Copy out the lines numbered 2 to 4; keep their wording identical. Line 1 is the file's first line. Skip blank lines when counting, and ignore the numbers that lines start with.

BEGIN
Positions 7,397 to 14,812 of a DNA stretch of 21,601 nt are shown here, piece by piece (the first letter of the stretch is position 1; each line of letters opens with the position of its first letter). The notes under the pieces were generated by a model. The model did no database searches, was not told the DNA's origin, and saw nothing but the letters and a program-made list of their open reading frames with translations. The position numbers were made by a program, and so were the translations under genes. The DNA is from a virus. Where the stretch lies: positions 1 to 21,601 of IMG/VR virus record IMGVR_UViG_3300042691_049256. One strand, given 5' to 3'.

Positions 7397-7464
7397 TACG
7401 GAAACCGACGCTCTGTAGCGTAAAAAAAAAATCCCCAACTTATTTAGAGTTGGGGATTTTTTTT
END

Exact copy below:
Positions 7397-7464
7397 TACG
7401 GAAACCGACGCTCTGTAGCGTAAAAAAAAAATCCCCAACTTATTTAGAGTTGGGGATTTTTTTT